Art takes backseat as Kalaghoda festival faces commercialisation
Feb 12 2013 , Mumbai
One could sense this hopeless elitism everywhere in the fair, in the overpriced art stalls, the fancy food joints, children workshops meant only for wards attending top-notch schools and in the influx of south Mumbai crowd. If ‘culture’ is about revisiting our ideal selves constantly, Kalaghoda art fair, which is supposed to be the biggest cultural extravaganza in Mumbai city, has certainly not lived up to its expectations.
The fifteen-year old fair in the city’s most beautiful art hub has sort of transformed into a joyous annual event that pulls consumers and businessmen for a hectic few days of sales and schoomze. The fair has also turned around the business of contemporary art in the city.
At the Kalaghoda fair, it was easy to spot a fat-pocketed woman, with an uncanny instinct of picking out the very worst expression of the painter’s art and reject at first sight, everything that was meant to be authentic. And then she exclaimed with a self-satisfied air, “I have paid the right price for a masterpiece!” And then there were people whose designer saree clad and sedan-flashing crowd necessitated a visit to the exclusive fair. In a way, art in this ‘hell of a city’ seemed to be outshined by the dazzling worldly achievements.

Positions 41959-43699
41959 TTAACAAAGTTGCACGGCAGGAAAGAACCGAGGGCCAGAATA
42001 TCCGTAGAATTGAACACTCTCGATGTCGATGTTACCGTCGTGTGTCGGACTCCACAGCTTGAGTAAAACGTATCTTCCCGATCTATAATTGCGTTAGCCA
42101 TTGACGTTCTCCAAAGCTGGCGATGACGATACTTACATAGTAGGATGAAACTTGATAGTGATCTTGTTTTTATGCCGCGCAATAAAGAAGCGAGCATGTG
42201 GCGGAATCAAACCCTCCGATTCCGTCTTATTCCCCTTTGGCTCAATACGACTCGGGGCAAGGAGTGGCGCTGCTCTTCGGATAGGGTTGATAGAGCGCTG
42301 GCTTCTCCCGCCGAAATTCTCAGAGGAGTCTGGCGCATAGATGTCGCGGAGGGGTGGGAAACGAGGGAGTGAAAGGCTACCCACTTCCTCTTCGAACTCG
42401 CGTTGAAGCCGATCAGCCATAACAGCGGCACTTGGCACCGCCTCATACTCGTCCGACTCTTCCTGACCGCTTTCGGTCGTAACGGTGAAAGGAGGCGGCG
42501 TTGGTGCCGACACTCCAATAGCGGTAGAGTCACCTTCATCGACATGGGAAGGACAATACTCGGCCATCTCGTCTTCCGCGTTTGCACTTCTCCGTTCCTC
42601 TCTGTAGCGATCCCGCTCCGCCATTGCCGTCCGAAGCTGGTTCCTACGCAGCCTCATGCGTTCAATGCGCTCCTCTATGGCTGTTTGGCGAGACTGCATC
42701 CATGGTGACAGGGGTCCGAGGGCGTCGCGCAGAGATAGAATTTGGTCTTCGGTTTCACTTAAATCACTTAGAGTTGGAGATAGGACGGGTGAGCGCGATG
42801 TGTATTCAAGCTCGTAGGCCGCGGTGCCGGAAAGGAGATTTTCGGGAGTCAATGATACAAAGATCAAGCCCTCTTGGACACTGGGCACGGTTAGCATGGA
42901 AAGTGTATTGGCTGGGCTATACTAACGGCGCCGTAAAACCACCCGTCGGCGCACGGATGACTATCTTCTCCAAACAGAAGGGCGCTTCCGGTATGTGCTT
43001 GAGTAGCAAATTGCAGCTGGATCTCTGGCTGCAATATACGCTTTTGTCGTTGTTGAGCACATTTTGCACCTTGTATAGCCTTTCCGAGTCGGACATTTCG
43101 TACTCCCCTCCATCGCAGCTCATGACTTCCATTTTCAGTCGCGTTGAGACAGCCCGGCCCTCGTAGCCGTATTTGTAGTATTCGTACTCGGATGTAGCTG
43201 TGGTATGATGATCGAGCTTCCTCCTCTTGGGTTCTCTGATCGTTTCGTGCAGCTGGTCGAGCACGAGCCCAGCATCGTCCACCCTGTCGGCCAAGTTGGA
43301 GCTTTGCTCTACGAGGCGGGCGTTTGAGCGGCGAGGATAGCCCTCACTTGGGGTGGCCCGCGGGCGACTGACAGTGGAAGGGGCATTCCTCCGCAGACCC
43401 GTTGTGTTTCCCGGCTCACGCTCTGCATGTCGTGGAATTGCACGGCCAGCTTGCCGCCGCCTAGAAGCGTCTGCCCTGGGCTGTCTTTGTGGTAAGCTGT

Even then, industry experts argue super-rich exert a considerable influence on the middling artists and help them grow. “Art world is hungry for money,” said an art dealer from Kolkata.
The festival has drawn art performers from almost all states and international destinations. While the fair has drawn around five lakh visitors this year, it managed to bring in 2.5 lakh visitors alone on Sunday, according to data from Kalaghoda committee. Some quintessential concepts such as, kitsch pastiche of Bollywood stars, dreams in tinsel town, youth anger, women rape case, Kapala’s totems made of discarded e-waste, vespa birth art, ‘cycle chalao city bachao’ theme were some of the interesting whacky displays in the fair.
The evenings also had some immersive sessions on literature with eminent authors such as Jeet Thayil, Amit Chaudhry, Ulla Lenze, Adil Jussawalla, Arundhati Subramaniam, Rahul Pandita. Jeet Thayil’s words from his book Narcopolis rightly brings in the essence of the evening at Mumbai’s art fair, “Because now there’s time enough not to hurry, to light the lamp and open the window to the moon and take a moment to dream of a great and broken city, because when the day starts its business I’ll have to stop, these are night-time tales that vanish in the sunlight like vampire dust.”